Well-drained (suited to viticulture): 16,381 acres; and
     Municipal parks, airports, freshwater lakes, ponds, and 
tidal creeks: 10,191 acres.

The Cape May County Planning Department has identified the areas with 
the most well-drained soils as prospective sites for viticulture.
    The New Jersey Pinelands to the north and west of the proposed AVA 
is an area of dense pine forest with acidic soils that are unsuitable 
for most farming, including viticulture. The Pinelands cover 22 percent 
of the state and nearly half of the existing Outer Coastal Plain AVA. 
The Pinelands consist of pygmy pines, swamp cedars, insect-eating 
plants, orchids, unique species of reptiles, endangered birds, self-
contained springs, lakes, streams and bogs, and a sandy, extremely 
acidic and nutrient-poor surface soil. The only serious commercial 
crops in the Pinelands are acid-loving cranberries and blueberries. The 
petition states that during colonial times, people attempted to farm 
this land but failed due to the infertility of the soil and the low pH 
(the mean pH for the Pinelands is 4.4; grape vines require a pH in the 
6 to 7 range). In order to improve the quality of the

[[Page 62050]]

soils in the Pinelands, one would have to apply and incorporate large 
amounts of lime over a long period of time.
Summary of Distinguishing Features
    In summary, the temperature and soils of the proposed Cape May 
Peninsula AVA distinguish it from the surrounding regions. The proposed 
AVA is a Winkler Region III climate, while Millville, located in the 
existing Outer Coastal Plain AVA, is a Winkler Region IV climate. The 
proposed AVA also experiences more frost-free days and a longer growing 
season than the rest of the Outer Coastal Plain AVA. Warmer wintertime 
low temperatures and a longer growing season explain the proposed AVA's 
ability to grow Vitis vinifera grape varieties, which cannot grow in 
the cooler winter climate found throughout most of the Outer Coastal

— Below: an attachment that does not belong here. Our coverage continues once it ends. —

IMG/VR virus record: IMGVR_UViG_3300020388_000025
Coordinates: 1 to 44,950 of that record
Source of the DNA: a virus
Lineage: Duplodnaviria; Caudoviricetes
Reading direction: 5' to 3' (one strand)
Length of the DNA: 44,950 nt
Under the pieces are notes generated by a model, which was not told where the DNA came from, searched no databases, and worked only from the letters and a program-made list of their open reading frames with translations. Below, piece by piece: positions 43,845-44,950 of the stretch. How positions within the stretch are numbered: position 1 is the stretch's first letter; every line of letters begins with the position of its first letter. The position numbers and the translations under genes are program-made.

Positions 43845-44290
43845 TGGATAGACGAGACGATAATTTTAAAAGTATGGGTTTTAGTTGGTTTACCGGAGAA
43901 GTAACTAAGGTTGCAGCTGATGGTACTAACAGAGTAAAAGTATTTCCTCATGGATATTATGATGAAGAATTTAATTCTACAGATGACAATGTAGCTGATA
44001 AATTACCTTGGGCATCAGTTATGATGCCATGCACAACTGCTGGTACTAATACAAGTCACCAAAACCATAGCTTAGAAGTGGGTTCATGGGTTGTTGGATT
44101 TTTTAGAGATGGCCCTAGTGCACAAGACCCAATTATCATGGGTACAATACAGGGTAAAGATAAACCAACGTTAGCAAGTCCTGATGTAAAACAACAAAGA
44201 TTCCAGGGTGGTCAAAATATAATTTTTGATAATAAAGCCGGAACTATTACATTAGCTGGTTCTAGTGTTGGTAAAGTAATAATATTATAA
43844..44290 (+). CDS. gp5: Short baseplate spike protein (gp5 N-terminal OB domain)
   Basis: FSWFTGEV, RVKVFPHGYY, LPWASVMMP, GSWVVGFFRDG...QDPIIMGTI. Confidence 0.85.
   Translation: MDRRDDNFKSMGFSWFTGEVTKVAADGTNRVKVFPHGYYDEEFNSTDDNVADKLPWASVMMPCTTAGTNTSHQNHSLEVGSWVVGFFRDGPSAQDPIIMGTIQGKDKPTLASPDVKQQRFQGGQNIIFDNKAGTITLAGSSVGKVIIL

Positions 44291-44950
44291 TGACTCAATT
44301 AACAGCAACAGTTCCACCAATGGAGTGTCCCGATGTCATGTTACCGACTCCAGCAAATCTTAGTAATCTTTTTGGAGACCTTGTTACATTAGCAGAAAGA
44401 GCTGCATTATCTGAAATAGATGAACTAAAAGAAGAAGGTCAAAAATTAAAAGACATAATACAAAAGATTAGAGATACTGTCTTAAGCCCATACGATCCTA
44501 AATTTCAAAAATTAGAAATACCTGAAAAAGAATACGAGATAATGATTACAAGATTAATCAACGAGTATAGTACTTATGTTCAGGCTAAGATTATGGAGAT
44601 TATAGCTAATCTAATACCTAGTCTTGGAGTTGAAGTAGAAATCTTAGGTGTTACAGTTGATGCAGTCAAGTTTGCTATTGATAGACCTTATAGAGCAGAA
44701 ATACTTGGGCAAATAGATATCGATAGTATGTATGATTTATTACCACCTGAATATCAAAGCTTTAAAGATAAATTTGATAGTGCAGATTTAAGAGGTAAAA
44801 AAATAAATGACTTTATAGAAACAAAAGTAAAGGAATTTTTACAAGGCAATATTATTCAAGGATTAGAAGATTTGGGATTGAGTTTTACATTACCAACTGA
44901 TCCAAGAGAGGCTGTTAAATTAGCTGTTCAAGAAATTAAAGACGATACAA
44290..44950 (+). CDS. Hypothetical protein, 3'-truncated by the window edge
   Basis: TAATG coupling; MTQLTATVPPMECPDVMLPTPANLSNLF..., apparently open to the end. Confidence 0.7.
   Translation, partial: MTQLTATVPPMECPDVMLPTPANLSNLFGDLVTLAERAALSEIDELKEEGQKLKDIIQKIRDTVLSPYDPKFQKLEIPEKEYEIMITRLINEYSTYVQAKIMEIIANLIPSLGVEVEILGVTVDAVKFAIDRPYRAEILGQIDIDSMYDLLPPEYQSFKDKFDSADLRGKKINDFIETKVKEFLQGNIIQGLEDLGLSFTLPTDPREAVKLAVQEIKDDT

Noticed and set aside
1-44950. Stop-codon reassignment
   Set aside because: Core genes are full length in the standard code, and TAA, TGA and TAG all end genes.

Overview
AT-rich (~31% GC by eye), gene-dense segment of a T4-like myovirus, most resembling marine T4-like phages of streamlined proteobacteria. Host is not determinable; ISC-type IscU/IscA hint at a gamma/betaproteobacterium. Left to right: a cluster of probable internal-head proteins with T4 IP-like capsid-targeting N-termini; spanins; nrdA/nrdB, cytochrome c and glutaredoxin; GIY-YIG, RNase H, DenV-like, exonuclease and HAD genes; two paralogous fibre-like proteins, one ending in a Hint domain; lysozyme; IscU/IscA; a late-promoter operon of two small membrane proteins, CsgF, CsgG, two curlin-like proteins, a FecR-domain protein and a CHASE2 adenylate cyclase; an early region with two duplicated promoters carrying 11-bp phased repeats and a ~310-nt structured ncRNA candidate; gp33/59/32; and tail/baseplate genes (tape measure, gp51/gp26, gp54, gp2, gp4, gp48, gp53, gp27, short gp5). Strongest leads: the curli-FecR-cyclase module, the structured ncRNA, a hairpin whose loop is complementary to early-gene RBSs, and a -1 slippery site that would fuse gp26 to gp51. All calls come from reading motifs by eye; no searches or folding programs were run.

Plain AVA. Finally, due to sufficient soil depth above the water table, 
which allows for deep vine growth, the proposed AVA is suitable for 
growing grapes, while the New Jersey Pinelands to the north and west of 
the proposed AVA are unsuitable for most farming due to tremendously 
acidic soils that make the area infertile.

Comparison of the Proposed Cape May Peninsula AVA to the Existing Outer 
Coastal Plain AVA

Outer Coastal Plain AVA
    T.D. TTB-58, which published in the Federal Register on February 9, 
2007 (72 FR 6165), established the Outer Coastal Plain AVA in all of 
Cumberland, Cape May, Atlantic, and Ocean Counties and portions of 
Salem, Gloucester, Camden, Burlington, and Monmouth Counties, New 
Jersey. The Outer Coastal Plain AVA is described in T.D. TTB-58 as 
having well-drained soils with a low pH, elevations below 280 feet 
above sea level, and a generally warm climate strongly influenced by 
the Atlantic Ocean and the Delaware Bay.
    Despite their differences, the proposed Cape May Peninsula AVA and 
the existing Outer Coastal Plain AVA have broadly similar 
characteristics. Developed during the Pleistocene Epoch, the surface 
layers in the proposed Cape May Peninsula AVA are composed of sand, 
gravel, clay-based silt, and peat. This is similar to the surface 
layers of the Outer Coastal Plain AVA. Additionally, both the 
established Outer Coastal Plain AVA and the proposed AVA have lower 
elevations, soils with lower amounts of fine silt, and longer growing 
seasons than the region outside the established AVA. Therefore, the 
proposed Cape May Peninsula AVA appears to share enough similarities to 
remain within the established Outer Coastal Plain AVA.

TTB Determination

    TTB concludes that the petition to establish the 126,635-acre Cape 
May Peninsula AVA merits consideration and public comment, as invited 
in this notice of proposed rulemaking.

Boundary Description